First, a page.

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Robust normative comparisons of socially risky situations

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  • Nicolas Gravel

    (GREQAM - Groupement de Recherche en Économie Quantitative d'Aix-Marseille - ECM - Ecole Centrale de Marseille - CNRS - Centre National de la Recherche Scientifique - AMU - Aix Marseille Université - EHESS - École des hautes études en sciences sociales)

  • Benoît Tarroux

    (CREM - Centre de recherche en économie et management - UNICAEN - Université de Caen Normandie - NU - Normandie Université - UR1 - Université de Rennes 1 - UNIV-RENNES - Université de Rennes - CNRS - Centre National de la Recherche Scientifique)

Abstract

In this paper, we theoretically characterize robust empirically implementable normative criteria for evaluating socially risky situations. Socially risky situations are modeled as distributions, among individuals, of lotteries on a finite set of state-contingent pecuniary consequences. Individuals are assumed to have selfish Von Neumann-Morgenstern preferences for these socially risky situations. We provide empirically implementable criteria that coincide with the unanimity, over a reasonably large class of such individual preferences, of anonymous and Pareto-inclusive Von Neuman Morgenstern social rankings of risks. The implementable criteria can be interpreted as sequential expected poverty dominance.An illustration of the usefulness of the criteria for comparing the exposure to unemployment risk of different segments of the French and US workforce is also provided.

Suggested Citation

  • Nicolas Gravel & Benoît Tarroux, 2015. "Robust normative comparisons of socially risky situations," Post-Print halshs-01057024, HAL.
  • Handle: RePEc:hal:journl:halshs-01057024
    DOI: 10.1007/s00355-014-0833-8
    Note: View the original document on HAL open archive server: https://halshs.archives-ouvertes.fr/halshs-01057024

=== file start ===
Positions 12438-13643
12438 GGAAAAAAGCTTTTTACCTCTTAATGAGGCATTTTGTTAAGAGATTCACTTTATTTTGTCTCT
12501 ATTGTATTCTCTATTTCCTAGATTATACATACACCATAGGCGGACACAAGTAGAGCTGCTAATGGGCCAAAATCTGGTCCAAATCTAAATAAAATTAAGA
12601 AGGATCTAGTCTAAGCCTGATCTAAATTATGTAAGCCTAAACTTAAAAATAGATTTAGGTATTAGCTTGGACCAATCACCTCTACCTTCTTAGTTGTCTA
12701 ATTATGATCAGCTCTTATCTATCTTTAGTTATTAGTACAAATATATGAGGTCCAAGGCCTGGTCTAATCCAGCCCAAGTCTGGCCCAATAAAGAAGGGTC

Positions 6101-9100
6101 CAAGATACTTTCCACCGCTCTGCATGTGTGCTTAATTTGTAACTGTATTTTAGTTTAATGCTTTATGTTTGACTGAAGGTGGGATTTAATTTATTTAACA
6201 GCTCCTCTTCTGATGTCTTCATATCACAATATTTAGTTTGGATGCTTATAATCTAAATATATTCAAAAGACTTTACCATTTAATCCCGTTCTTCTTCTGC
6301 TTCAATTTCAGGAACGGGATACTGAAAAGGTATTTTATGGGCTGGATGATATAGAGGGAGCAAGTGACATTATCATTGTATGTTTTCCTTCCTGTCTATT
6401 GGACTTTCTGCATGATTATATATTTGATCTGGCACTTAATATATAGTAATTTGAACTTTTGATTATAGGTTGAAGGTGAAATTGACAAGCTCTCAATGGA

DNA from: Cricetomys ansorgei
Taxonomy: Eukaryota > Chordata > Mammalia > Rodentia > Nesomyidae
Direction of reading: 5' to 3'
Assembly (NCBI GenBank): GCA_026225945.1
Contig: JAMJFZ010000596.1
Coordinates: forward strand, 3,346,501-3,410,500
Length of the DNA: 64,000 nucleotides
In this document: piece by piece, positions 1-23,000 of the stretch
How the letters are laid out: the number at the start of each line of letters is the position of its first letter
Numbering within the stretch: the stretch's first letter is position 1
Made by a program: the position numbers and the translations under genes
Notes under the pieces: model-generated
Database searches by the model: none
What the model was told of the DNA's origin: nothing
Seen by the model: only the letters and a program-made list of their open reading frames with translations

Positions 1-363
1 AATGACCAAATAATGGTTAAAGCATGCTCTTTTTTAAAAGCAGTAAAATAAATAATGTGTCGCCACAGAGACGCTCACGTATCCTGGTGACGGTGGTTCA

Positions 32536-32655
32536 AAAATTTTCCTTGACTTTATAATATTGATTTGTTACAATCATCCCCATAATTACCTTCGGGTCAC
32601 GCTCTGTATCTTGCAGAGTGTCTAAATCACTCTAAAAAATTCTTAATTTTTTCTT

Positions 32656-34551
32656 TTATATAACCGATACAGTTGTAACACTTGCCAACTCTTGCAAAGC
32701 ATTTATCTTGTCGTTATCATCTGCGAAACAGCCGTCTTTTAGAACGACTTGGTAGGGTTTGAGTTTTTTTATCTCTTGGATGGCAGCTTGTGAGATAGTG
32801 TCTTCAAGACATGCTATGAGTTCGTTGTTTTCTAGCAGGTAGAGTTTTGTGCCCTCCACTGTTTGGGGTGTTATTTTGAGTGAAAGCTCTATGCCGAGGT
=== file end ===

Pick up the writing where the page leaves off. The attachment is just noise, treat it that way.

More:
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    References listed on IDEAS

    as
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    More about this item

    Keywords

    expected poverty; dominance; risk; Social welfare; unemployment;

    JEL classification:

    • C81 - Mathematical and Quantitative Methods - - Data Collection and Data Estimation Methodology; Computer Programs - - - Methodology for Collecting, Estimating, and Organizing Microeconomic Data; Data Access
    • D3 - Microeconomics - - Distribution
    • D63 - Microeconomics - - Welfare Economics - - - Equity, Justice, Inequality, and Other Normative Criteria and Measurement
    • D81 - Microeconomics - - Information, Knowledge, and Uncertainty - - - Criteria for Decision-Making under Risk and Uncertainty
    • I32 - Health, Education, and Welfare - - Welfare, Well-Being, and Poverty - - - Measurement and Analysis of Poverty
    • J63 - Labor and Demographic Economics - - Mobility, Unemployment, Vacancies, and Immigrant Workers - - - Turnover; Vacancies; Layoffs
    • J64 - Labor and Demographic Economics - - Mobility, Unemployment, Vacancies, and Immigrant Workers - - - Unemployment: Models, Duration, Incidence, and Job Search

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